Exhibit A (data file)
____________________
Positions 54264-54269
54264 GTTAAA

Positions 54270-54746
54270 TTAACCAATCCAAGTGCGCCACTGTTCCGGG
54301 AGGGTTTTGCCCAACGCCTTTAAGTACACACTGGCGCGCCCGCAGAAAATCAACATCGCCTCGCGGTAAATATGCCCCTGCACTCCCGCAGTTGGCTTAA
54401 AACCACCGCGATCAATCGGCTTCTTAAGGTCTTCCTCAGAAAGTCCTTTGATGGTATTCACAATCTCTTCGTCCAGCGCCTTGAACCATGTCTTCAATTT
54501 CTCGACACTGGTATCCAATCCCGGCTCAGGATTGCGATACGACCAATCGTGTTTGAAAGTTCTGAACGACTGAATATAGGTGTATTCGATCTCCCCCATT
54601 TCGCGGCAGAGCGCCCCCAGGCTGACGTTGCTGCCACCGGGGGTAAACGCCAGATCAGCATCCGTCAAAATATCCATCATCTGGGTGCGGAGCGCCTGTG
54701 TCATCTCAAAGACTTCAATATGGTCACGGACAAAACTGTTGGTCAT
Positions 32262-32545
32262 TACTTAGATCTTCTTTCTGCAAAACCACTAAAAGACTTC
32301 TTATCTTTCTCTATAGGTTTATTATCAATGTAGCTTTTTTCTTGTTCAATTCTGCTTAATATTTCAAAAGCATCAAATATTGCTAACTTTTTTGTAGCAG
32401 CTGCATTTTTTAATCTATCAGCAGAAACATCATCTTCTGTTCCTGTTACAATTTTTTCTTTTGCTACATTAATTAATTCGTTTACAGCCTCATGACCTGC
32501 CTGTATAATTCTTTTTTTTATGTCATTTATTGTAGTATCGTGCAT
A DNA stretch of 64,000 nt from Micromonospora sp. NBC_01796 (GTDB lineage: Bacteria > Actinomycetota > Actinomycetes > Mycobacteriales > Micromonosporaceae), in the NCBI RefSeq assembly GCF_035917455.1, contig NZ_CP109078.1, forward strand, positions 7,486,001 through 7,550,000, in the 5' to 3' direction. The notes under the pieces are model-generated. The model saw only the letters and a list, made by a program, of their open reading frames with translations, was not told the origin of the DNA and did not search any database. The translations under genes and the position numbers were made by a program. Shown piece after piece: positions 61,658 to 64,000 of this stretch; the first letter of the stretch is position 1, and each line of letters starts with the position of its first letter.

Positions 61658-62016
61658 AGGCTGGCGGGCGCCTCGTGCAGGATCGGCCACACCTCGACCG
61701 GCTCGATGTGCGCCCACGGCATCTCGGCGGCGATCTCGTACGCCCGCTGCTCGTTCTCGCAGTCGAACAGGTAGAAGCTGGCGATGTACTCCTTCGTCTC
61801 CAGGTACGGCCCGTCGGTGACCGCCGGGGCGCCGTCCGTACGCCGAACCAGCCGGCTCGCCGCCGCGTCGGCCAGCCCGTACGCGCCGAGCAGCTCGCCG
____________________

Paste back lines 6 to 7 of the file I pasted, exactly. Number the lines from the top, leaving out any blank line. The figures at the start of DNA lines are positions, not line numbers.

54401 AACCACCGCGATCAATCGGCTTCTTAAGGTCTTCCTCAGAAAGTCCTTTGATGGTATTCACAATCTCTTCGTCCAGCGCCTTGAACCATGTCTTCAATTT
54501 CTCGACACTGGTATCCAATCCCGGCTCAGGATTGCGATACGACCAATCGTGTTTGAAAGTTCTGAACGACTGAATATAGGTGTATTCGATCTCCCCCATT